Shotgun Blast from the Past: COGAN’S TRADE

Cogan's Trade

I wanted to re-read this book before the film it inspired, Killing Them Softly, came out. It’s no wonder they turned it into a movie. There’s not a character who isn’t indelible, spouting streams of entertaining knock-around guy dialogue that rivals Damon Runyon. The story is tight and simple, a little over two hundred pages, opening up to large themes even we “citizens” can relate to.

It is all kicked of by the robbery of a card game run by small time mob guy, Mark Trattman. The job and its “planning” is covered in the first three chapters. This is not the crack team of heist men you find in a Richard Stark book. Most of the plotting revolves around them arguing about the other guy they’re going to use. They use gardening gloves to cover their prints.

There is some suspicion that Trattman set up the robbery, so the mob brings in Jackie Cogan. Cogan is more than an enforcer, he knows the ins and outs of the organization’s politics and the rules well enough to not draw any attention. Jackie sends two thugs over to talk to Trattman. Their discussion gets overzealous and they beat up Mark. Now Trattman is angry and ready to start the kind of trouble that could get attention, the kind Cogan keeps in check.

Cogan’s Trade was George V. Higgins’ follow up to his seminal debut, The Friends Of Eddie Coyle, and he continues to look at people caught up in the system they’ve become a part of. Here the focus is on the guys in the middle who are asked to keep a status quo. Higgins uses the mob to talk about how bureaucracy has taken over. Being right doesn’t matter, keeping the higher-ups happy and not rocking the boat is what it is about.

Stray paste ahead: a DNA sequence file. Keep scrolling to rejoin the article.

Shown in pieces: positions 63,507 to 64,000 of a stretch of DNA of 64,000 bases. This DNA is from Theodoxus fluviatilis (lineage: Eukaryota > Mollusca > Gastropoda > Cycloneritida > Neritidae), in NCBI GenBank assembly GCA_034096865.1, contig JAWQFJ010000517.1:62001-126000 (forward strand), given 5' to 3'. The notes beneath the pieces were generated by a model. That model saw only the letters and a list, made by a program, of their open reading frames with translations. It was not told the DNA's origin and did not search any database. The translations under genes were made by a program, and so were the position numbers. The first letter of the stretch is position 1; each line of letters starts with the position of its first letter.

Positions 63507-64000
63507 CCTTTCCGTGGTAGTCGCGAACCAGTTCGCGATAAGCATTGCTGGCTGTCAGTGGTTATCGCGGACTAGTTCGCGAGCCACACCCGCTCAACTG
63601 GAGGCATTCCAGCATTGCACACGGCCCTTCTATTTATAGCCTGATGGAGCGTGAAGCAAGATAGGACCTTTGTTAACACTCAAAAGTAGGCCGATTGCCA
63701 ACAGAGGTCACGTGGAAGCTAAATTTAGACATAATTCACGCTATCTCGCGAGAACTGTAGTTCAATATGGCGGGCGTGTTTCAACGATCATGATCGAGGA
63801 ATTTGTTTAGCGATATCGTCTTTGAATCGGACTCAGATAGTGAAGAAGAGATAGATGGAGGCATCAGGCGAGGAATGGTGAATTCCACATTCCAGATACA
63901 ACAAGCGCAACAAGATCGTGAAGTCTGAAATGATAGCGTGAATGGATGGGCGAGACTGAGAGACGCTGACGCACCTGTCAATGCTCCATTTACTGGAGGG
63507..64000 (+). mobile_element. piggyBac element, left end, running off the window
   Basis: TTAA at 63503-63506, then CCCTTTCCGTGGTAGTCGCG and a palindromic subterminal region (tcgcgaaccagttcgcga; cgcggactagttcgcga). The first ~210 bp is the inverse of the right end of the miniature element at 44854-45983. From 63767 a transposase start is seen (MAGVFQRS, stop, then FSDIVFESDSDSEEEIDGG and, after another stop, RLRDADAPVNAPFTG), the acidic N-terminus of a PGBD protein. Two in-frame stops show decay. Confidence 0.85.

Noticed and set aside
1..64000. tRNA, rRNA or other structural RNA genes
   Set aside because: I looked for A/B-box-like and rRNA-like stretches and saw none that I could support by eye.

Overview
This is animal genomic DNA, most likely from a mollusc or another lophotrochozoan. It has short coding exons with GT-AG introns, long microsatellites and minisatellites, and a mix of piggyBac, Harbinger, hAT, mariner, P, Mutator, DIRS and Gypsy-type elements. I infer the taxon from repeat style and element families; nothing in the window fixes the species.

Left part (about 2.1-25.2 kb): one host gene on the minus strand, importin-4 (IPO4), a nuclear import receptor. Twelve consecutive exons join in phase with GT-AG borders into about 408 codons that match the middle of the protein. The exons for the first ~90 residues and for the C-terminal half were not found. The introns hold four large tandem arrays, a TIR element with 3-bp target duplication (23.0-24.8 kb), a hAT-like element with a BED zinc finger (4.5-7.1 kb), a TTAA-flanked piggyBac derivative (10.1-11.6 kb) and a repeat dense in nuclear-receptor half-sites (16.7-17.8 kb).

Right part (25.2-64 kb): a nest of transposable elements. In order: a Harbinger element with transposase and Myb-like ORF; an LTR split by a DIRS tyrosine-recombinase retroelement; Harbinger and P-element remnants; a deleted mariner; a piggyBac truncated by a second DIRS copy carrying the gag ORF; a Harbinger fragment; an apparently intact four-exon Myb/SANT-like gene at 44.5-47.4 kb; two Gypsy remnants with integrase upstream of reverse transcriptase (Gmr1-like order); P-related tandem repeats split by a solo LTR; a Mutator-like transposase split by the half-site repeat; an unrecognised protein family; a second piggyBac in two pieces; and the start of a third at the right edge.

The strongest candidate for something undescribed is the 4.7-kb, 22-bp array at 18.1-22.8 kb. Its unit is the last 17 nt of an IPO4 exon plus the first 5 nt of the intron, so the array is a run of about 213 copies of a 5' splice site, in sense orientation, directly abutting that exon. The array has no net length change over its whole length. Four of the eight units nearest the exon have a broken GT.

Cogan’s Trade breathes with mob reality. The violence is minimal for a gang land novel and there are no elegant godfathers running all they survey. These are the thugs and under-underbosses. They bicker about the cost of a two man hit team and worry about what the unseen boys above them will think. It’s a world Jackie Cogan knows well. The same could be said for George V. Higgins.

What’s Scott Reading?

Ratlines by Stuart Neville

Neville wrote one of my favorite books dealing with the IRA, The Ghosts of Belfast, a few years ago. His latest is set in 1963 right before Kennedy’s visit to Ireland. A murder investigation leads to both the Mossad and the Nazis, who sought refuge in Ireland. A chilling tale that uses many real people and historical details.

The Black Angel by John Connolly

Connolly’s next book featuring private detective and possible fallen angel Charlie Parker, The Wrath Of Angels, will be out the first of January and has strong ties to this novel. The Black Angel finds Charlie and his violent friend, Louis, involved with an artifact that may contain one of the original angels banished from Heaven. Connolly has a brilliant voice that subtly weaves the supernatural into detective fiction.

I, The Jury by Mickey Spillane
(Included in The Mike Hammer Collection: Volume I)

It doesn’t get much more hard boiled than Mike Hammer.  I wanted to read this again before I cracked open Lady, Go Die, the unearthed sequel finished by Max Allan Collins. Hammer’s angry soliloquies alone get the blood rushing.